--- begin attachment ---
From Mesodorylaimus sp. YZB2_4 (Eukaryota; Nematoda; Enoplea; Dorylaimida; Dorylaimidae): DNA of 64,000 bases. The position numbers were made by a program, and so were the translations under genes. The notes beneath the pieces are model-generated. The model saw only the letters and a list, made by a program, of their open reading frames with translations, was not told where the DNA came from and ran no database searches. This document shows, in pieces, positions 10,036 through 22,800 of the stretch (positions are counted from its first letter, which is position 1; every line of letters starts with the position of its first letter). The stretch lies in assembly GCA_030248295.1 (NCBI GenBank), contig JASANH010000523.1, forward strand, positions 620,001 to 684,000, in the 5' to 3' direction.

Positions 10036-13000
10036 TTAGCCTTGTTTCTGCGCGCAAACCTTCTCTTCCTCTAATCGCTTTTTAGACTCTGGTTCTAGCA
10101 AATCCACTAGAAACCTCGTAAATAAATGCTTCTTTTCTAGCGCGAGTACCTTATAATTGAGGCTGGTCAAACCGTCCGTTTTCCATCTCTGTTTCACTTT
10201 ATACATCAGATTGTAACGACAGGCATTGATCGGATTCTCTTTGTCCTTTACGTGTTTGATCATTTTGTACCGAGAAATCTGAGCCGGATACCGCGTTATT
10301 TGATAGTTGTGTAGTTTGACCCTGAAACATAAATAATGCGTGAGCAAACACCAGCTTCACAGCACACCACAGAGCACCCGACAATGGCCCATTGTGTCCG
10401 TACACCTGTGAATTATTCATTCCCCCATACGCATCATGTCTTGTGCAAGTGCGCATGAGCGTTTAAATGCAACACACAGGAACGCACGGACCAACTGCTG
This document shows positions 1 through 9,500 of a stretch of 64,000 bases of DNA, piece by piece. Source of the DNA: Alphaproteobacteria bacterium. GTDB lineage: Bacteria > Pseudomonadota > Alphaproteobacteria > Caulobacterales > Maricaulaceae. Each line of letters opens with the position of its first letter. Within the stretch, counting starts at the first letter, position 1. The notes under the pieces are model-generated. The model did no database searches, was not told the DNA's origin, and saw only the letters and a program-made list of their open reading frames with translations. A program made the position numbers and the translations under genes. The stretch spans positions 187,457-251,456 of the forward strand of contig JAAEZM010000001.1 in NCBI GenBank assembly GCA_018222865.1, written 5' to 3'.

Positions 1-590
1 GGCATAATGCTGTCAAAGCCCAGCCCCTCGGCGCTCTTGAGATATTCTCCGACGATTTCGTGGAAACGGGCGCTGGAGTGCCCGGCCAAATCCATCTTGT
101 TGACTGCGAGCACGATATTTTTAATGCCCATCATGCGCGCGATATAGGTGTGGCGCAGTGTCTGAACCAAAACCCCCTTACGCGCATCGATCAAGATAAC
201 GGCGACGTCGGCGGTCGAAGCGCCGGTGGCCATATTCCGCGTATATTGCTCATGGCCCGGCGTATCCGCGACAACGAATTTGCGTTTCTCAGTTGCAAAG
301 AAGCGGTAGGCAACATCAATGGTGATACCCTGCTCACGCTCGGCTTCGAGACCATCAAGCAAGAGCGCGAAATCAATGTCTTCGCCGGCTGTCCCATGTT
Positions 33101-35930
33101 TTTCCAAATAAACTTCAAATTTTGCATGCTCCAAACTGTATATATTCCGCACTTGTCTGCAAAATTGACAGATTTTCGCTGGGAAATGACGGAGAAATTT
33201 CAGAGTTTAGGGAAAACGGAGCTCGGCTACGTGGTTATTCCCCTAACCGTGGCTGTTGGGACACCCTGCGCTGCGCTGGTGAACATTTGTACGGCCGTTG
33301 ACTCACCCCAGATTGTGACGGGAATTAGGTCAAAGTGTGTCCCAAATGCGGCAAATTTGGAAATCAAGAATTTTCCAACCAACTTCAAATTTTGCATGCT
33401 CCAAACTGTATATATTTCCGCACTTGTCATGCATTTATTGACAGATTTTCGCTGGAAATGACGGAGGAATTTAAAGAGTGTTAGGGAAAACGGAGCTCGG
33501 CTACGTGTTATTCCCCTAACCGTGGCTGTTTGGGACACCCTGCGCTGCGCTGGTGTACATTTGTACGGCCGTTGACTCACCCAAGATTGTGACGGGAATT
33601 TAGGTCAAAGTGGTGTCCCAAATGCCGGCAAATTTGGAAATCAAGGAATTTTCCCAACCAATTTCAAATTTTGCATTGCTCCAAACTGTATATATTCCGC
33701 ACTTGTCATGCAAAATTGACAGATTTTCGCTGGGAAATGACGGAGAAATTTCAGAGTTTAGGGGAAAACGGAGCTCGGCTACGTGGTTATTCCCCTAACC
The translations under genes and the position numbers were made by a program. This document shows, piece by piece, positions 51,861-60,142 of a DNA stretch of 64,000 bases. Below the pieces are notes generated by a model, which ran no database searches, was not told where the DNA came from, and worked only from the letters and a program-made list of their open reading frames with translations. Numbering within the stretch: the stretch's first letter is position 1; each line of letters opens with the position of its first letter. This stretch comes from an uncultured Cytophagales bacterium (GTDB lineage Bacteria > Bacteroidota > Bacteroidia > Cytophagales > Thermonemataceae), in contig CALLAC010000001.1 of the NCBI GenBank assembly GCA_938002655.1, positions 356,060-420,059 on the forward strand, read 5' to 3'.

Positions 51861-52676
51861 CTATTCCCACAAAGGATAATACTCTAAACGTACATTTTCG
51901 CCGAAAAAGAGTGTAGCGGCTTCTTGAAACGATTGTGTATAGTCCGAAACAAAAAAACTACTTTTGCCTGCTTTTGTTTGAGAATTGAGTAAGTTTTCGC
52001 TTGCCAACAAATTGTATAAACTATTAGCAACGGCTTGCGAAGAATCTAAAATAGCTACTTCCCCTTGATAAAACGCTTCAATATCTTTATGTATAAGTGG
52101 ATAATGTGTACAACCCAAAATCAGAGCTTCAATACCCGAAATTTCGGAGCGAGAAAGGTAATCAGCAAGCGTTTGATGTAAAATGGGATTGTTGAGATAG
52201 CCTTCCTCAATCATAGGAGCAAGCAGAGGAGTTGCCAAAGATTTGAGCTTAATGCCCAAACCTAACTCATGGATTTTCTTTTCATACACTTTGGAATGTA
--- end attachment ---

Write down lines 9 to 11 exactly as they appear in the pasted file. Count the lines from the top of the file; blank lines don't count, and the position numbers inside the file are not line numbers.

Positions 1-590
1 GGCATAATGCTGTCAAAGCCCAGCCCCTCGGCGCTCTTGAGATATTCTCCGACGATTTCGTGGAAACGGGCGCTGGAGTGCCCGGCCAAATCCATCTTGT
101 TGACTGCGAGCACGATATTTTTAATGCCCATCATGCGCGCGATATAGGTGTGGCGCAGTGTCTGAACCAAAACCCCCTTACGCGCATCGATCAAGATAAC